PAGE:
But there does seem to be one area where important area where everyday concerns can coincide with big politics and that’s climate change. People are looking for action; they’re looking to take action. We’ve lived in an oil based economy now for over 100 years, the job of building a new post-oil economy should be the job of everyone, not just the younger generations. In the US, Alexandria Ocasio-Cortez has championed the Green New Deal, a reference to the New Deal policies that lifted the US out of the Great Depression, but to me, this is something far simpler. We have the wealth and the expertise and the desire to build an entirely new economy that relies to a far lesser extent on fossil fuels. Ramez Nam’s piece on decarbonising America provides a great overview of the challenge we face in everything from farming to construction and from transport to public policy. This is not a partisan political issue, there is agreement across age groups and political persuasions that something has to be done and the time to do it is now. Sleep walking into catastrophe was never a good idea, but the recent school strike and Extinction Rebellion protests show just how strongly people feel about the issue.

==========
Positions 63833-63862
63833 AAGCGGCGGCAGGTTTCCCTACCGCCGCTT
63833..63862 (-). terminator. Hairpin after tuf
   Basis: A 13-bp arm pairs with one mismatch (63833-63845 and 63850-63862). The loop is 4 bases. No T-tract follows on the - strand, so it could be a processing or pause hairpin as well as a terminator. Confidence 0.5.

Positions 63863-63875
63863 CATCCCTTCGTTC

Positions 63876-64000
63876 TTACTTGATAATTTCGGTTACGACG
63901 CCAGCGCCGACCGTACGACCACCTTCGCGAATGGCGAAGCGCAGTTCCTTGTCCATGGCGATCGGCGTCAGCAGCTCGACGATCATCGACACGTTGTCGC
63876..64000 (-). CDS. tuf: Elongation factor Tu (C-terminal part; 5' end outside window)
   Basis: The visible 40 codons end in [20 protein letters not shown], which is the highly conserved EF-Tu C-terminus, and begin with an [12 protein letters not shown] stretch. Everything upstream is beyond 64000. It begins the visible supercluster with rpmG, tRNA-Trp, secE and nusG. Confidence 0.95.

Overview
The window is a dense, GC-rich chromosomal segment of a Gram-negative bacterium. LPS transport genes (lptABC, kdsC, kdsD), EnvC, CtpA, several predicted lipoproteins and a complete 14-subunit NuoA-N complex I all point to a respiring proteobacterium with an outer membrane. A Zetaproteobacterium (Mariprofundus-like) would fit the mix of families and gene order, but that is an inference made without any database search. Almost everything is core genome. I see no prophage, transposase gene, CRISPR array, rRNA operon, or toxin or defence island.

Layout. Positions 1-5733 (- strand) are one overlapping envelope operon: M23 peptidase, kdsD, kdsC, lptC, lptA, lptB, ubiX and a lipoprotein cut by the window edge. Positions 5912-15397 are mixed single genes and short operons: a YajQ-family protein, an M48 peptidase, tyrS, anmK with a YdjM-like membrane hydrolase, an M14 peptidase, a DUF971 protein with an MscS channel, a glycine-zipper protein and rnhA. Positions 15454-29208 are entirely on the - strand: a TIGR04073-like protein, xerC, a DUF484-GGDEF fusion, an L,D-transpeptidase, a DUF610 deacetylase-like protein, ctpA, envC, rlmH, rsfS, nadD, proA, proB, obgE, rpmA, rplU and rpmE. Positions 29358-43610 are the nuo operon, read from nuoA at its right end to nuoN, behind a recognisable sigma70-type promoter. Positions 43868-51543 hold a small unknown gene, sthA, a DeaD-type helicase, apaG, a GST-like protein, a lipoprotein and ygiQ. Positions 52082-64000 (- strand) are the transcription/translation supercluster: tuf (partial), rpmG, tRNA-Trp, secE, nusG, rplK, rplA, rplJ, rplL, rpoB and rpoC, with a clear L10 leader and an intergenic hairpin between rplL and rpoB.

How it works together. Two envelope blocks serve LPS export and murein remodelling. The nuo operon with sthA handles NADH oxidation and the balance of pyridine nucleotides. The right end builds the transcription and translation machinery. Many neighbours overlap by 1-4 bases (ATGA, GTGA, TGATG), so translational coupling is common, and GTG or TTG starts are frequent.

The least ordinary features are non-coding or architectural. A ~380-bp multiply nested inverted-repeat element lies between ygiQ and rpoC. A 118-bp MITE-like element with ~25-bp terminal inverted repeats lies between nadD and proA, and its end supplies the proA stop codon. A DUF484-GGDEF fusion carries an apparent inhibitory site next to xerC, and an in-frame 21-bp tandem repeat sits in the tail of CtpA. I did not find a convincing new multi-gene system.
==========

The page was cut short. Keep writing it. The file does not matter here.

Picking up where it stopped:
At the moment, the talk is negative, about avoiding bad things, but the reality is that upbeat leadership towards a de-carbonised world is a good thing for everyone. Its positive, its good for the economy and its good for the one world that sustains the life we live. It will be fascinating to see how this unfolds, but its hard to believe that the necessary leadership is not going to emerge in the near future. Its not hard to imagine a conversation in twenty or thirty years time where people wonder how anyone thought it was a good idea to light a fire under the bonnet of car to provide motion. You did what?

Something we never think about.

Amongst all the excitement of developing and rolling out a new product and entering a market, the focus falls squarely on attracting early customers, making them as excited as you are about the product and adding features that will bring in the next wave of enthusiastic early adopters. It’s all about delighting the early advocates and generating the buzz required to build early momentum. As someone once said to me, the first 1,000 users are the hardest.